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Compensation for unfair dismissal to be capped

New measures have been announced to reduce employment law red tape, by simplifying and speeding up the process of ending an employment relationship.

Business Secretary Vince Cable announced that the Government is supporting settlement agreements, which would allow an employee to agree to leave work without a tribunal in return for a pay-off.

A consultation on how to best make this work in practice has now started and Acas has been commissioned to provide a new code of practice for employers.

A cut on compensation for unfair dismissal claims has also been proposed, to streamline employment tribunals. Compensations payouts could be limited to a maximum of 12 months salary.

Cable said: “We have been looking across the range of employment laws with a view to making it easier for firms to hire staff while protecting basic labour rights.

“Our starting point is that Britain already has very flexible labour markets. But we acknowledge that more can be done to help small companies by reducing the burden of employment tribunals, which we are reforming, and moving to less confrontational dispute resolutions through settlement agreements.”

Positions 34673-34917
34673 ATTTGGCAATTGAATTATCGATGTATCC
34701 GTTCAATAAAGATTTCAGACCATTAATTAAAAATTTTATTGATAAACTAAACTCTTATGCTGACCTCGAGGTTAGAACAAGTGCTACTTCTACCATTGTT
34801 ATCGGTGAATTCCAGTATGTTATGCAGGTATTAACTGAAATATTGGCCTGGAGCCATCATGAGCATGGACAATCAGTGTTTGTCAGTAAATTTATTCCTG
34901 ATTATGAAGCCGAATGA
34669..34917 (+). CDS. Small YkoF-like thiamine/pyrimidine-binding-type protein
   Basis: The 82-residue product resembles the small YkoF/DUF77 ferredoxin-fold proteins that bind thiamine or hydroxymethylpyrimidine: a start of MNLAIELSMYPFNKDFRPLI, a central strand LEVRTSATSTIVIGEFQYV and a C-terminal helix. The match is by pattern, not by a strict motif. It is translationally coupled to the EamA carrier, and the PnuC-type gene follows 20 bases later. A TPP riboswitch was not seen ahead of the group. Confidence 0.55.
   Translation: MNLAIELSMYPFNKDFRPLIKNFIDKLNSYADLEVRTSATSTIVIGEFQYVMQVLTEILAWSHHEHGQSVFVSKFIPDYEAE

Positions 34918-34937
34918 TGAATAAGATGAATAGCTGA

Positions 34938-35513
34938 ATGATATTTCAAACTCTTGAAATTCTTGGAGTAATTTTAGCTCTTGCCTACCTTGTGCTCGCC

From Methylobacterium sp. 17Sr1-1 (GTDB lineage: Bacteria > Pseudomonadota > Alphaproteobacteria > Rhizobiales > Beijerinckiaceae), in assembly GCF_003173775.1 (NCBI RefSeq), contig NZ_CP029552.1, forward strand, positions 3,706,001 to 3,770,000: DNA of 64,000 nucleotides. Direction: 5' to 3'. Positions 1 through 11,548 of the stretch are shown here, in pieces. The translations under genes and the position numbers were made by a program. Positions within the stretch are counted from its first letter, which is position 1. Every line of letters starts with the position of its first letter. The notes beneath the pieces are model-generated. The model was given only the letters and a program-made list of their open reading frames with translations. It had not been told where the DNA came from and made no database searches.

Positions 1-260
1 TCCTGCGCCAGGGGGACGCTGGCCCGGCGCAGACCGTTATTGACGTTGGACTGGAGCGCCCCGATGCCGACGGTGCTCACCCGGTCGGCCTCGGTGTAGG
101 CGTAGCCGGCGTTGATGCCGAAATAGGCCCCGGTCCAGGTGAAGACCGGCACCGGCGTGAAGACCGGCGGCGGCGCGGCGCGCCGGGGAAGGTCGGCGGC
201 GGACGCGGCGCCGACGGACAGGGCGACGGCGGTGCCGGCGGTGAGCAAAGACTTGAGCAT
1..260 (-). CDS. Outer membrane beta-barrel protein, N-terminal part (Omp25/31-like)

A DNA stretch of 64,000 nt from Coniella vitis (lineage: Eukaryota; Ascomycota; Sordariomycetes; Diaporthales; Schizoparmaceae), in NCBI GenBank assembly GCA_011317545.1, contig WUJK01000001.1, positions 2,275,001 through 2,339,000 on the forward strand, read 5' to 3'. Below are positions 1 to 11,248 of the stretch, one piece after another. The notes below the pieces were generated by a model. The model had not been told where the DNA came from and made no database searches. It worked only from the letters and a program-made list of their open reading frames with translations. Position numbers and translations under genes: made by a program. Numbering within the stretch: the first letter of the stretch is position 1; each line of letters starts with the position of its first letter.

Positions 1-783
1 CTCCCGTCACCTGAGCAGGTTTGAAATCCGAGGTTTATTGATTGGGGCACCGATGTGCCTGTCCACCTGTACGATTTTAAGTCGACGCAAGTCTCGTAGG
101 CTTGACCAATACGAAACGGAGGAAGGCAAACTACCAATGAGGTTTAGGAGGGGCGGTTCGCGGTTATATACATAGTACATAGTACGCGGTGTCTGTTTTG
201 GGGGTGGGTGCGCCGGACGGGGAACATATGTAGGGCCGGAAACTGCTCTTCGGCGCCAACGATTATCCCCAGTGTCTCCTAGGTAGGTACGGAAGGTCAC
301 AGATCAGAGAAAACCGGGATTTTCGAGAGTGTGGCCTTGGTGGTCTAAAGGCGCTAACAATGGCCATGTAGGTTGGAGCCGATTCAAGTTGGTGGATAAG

Acas chair, Ed Sweeney, said: “By referring to a clear and straightforward Code, employers and employees can be confident that they will know how to handle the termination of an employment relationship fairly.”

Mike Emmott, employee relations adviser at CIPD, said: “The idea that businesses should be able to manage the performance of their employees effectively, without fearing extortionate costs and a time consuming process, is a good one.

“However, the proposed reforms must not undermine the principle of mutual trust and confidence that lies at the heart of positive and productive employment relations.”

And Sarah Veale from the TUC told the BBC: “The clue is in the term ‘unfair dismissal’. If people have been unfairly dismissed, this means the employer has done something wrong and it’s right that the tribunal should then decide what sort of compensation the person deserves.”

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